Judge bars rapper Kanye West from appearing on Arizona’s ballot

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Washington: A judge has barred Kanye West from appearing on the November 3 ballot in Arizona, concluding a voter had challenged his candidacy. The voter had shown Kanye West would probably prevail and had established the possibility of an irreparable harm if the rapper’s name were to appear on the ballot.

The ruling Thursday by Judge Scott McCoy said that the voter who challenged West’s bid in Arizona ‘established that the relative hardships favour him’. Putting West on the ballot would create confusion for voters, his lawyers argued.

The decision came a day after West’s campaign turned in nearly 58,000 nominating signatures, well over the 39,000 needed to appear on the Arizona ballot.

Over the last 10 days, more than 120 people living in other states have registered in Arizona as paid signature gatherers for West. The rapper had announced his presidential campaign, July 4.

West has already qualified to appear on the ballot in several states, including Arkansas, Idaho, Iowa, Tennessee and Utah. He didn’t qualify in Ohio, Montana, West Virginia, Wisconsin and other states. He has filed lawsuits challenging some of those decisions.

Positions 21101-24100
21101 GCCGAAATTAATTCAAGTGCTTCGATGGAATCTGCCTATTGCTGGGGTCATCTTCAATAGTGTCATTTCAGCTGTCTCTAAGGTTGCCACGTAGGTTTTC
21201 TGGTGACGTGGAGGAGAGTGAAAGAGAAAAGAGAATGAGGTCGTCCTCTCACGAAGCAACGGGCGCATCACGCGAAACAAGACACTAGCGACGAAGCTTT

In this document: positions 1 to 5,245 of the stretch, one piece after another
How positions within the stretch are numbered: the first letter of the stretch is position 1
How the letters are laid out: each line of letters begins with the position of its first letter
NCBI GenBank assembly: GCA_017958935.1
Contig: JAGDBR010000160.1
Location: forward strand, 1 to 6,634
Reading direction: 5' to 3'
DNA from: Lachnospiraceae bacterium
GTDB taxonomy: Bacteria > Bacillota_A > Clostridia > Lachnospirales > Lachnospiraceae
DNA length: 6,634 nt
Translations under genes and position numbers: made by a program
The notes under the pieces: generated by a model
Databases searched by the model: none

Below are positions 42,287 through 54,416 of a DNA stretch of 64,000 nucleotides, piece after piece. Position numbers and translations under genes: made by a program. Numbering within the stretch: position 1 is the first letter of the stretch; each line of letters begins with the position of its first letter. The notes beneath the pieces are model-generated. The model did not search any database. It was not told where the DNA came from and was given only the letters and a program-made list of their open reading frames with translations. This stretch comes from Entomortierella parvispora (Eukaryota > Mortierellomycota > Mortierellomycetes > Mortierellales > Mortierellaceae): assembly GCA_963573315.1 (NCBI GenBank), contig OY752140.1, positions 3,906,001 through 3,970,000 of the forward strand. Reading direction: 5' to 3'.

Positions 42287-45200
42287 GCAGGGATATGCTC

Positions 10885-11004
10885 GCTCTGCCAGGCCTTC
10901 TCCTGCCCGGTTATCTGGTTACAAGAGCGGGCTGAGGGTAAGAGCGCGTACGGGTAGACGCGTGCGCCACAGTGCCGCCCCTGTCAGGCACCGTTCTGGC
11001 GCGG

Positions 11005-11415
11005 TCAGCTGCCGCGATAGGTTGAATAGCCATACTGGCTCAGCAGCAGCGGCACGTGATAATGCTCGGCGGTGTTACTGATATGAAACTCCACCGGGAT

A judge in Virginia ordered West’s name removed from ballots in that state Thursday. The judge said that West failed to meet a requirement that 13 people pledge support for his campaign.

The judge ruled 11 of the 13 ‘Elector Oaths’ submitted by the West campaign were invalid. The judge ruled that some were ‘obtained by improper, fraudulent and/or misleading means’.

West’s attorneys said they will appeal the ruling to the Arizona Supreme Court. Tim LaSota, an attorney representing West had no immediate comment Thursday evening.

Earlier this week, Arizona resident Rasean Clayton filed a lawsuit for West to be barred from appearing on the ballot. The lawsuit accused the rapper of serving as an election spoiler. It said that state law barred West from running as an independent candidate because West is a registered Republican.

West’s lawyers said their client’s status as a registered Republican in Wyoming was irrelevant to getting on the Arizona ballot. They said when West filed federal election paperwork he listed his political party as ‘BDY’” an abbreviation for ‘Birthday Party’. Despite those claims, Clayton’s attorneys said West remains a registered Republican.

They also said nearly all of West’s electors — who would cast electoral college votes if he were to win were Republicans. They changed registrations to independent Monday and Tuesday.

Clayton’s attorneys said the lawsuit had to be resolved quickly because deadlines for printing ballots are approaching.

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